Editorial Introduction

James Beattie I have just dug over the vegetable garden for the first time since Winter’s arrival. Abundant crops of lemons and mandarins ripen nicely on our citrus trees. The weather, although frosty, has been bright and clear. And I am eyeing up our hedge for cutting. With my thoughts at last turning to the garden again, it is entirely appropriate, I think, that this year’s issue begins with a review article by Walter Cook of Janet Waymark’s book on the British garden designer and town planner, Thomas Mawson. Mawson was responsible for many designs throughout Britain, Europe and Canada and incidentally, had a New Zealand link, one of his sons, John (1886-1966) having shifted to New Zealand in 1928 to become Director of Town Planning.[1] Two other book reviews appear in this issue: Paul Star considers John Andrews’ new book, No Other Home Than This: A History of European New Zealanders, an environmental history of Pākehā relationship with Aotearoa that begins deep in pre-history and moves to the present. I review Christopher Johnstone’s sumptuous new book on the presentation of the New Zealand garden in art. The first of a new section appears in this issue too: an introduction to a garden or discussion of a resource pertinent to New Zealand nature. Geoff Doube and Peter Sergel introduce readers to two landscape designs in Hamilton Gardens. Catherine Knight overviews an exciting new development in environmental history in New Zealand: envirohistory NZ, a website exploring New Zealand’s environmental history. —————————————- [1] Caroline Miller, ‘A Prophet in a Barren Land: the New Zealand Career of J.W. Mawson’, in The 21st...

REVIEW ARTICLE: Thomas Mawson: Life, Gardens and Landscapes

Janet Waymark, Thomas Mawson: Life, Gardens and Landscapes, Frances Lincoln, London, 2009, pp.240, ISBN-13: 978 0 7112 2595 4 (hbk.). Walter Cook Janet Waymark’s account of Thomas Mawson’s life and work includes copious descriptions and analyses of the gardens, parks, and towns he designed, well supported by plans and photographs. Mawson (Figure 1) was the first English garden designer to call himself “landscape architect,” and as a second string to his business he took up the emerging profession of town planning. In both garden design and town planning he gained a national and international reputation. Thomas Mawson’s early life Janet Waymark’s introduction deals with Mawson’s early life and the state of Britain at the time that he established his nursery business at Windermere in the Lake District in 1885. It is very much a rags to riches story typical of the Victorian period. The lives of architect and garden designer Joseph Paxton and novelist Charles Dickens are obvious examples that spring to mind. So also is the life of one of Mawson’s wealthiest clients and patrons, Andrew Carnegie, the Scottish born, American iron and steel millionaire for whom Scotland remained a second home. Mawson’s father, John, died in 1877 and two years later in 1879, at the age of 16, like Dick Whittington, the largely self-educated Mawson was forced to leave home and seek in London, not only his fortune, but that of two brothers, two sisters, and a mother. This strong sense of family responsibility was combined with ambition, a liberal, protestant work ethic, and that great Victorian virtue of self-help. Family was important to Mawson throughout his...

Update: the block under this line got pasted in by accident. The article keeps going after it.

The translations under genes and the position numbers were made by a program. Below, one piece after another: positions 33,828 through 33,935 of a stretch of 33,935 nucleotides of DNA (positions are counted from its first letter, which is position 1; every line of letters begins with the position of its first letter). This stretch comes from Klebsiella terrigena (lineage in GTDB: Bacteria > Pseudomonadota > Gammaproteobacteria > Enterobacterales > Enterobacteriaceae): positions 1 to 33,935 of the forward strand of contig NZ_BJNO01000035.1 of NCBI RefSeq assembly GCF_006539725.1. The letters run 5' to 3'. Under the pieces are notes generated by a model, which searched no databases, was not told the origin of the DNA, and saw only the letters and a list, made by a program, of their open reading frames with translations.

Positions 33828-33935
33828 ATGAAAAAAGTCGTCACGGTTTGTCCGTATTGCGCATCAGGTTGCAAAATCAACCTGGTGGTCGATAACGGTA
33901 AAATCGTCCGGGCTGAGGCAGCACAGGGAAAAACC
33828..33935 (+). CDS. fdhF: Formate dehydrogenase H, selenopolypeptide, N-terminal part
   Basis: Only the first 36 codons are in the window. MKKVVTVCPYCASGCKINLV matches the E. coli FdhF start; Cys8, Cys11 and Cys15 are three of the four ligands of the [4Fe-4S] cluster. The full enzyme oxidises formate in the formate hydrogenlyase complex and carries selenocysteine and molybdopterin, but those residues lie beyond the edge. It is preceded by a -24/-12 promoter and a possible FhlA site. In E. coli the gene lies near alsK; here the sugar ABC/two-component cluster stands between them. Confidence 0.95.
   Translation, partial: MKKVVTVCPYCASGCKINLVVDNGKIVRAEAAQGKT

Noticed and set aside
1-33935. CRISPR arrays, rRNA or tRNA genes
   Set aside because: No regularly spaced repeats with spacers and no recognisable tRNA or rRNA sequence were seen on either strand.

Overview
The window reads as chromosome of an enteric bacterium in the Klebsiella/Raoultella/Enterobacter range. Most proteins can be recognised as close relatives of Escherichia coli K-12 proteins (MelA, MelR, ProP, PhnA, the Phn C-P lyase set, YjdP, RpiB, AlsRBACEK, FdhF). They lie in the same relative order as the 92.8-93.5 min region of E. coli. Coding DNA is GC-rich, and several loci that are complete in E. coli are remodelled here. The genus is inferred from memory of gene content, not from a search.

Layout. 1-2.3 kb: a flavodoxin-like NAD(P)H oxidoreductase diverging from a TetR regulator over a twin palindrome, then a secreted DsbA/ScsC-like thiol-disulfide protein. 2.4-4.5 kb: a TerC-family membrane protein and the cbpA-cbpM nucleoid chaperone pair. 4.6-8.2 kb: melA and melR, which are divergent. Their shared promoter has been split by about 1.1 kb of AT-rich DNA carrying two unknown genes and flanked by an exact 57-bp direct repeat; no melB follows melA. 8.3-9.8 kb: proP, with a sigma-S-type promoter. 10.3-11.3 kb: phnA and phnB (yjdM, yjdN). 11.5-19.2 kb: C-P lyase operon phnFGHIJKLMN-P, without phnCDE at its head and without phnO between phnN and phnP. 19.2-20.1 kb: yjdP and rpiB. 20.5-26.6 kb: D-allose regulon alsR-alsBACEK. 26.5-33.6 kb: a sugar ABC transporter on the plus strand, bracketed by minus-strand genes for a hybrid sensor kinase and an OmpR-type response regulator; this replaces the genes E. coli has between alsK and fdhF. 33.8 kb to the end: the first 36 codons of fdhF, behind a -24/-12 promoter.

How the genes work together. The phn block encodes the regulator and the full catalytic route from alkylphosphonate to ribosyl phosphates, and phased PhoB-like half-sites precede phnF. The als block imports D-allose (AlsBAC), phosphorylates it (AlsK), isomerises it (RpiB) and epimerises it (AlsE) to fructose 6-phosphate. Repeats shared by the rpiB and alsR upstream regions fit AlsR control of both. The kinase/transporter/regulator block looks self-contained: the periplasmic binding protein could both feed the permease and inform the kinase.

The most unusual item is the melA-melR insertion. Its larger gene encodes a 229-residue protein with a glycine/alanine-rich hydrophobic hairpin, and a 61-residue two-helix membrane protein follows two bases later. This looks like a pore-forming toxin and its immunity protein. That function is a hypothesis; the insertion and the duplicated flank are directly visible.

REVIEW: No Other Home Than This: A History of European New Zealanders

John Andrews, No Other Home Than This: A History of European New Zealanders, Craig Potton Publishing, Nelson, 2009, pp. 364, ISBN: 978 1 877517 082 (hbk.). Paul Star Before his retirement, Professor John Andrews had a distinguished career as a zoologist at Victoria University of Wellington. His book, The Southern Ark, a history of zoological discovery in New Zealand, has had an honoured place on my shelves since its publication in 1986.[1] Over two decades later, here is a volume to place beside it. In this new book, Andrews bravely sets out to ‘describe how one group within this society [New Zealand], the pakeha or New Zealander of European ancestry, has colonised the country and learned something about it, changed it, adapted to it, and developed some affection for it’ (299). He is well aware that, ‘in a country keen to forge its own identity and make amends for its colonial history it has not always been politic to mention the European heritage’ (292). Andrews, however, wades into it. This takes him far away indeed from his home in suburban Auckland, since he begins with the origins of Homo sapiens in Africa. The first three chapters plot the temporal, spatial and cultural journey which led to some of these humans ‘becoming European’; only in part two of the book does Andrews describe the process whereby some of these European humans have landed up ‘becoming pakeha’. Andrews is intrigued that, after their lines of descent diverged near the River Indus about 75,000 years ago, European and Polynesian humans met up in New Zealand in 1642, having both reached these shores...

REVIEW: The Painted Garden in New Zealand Art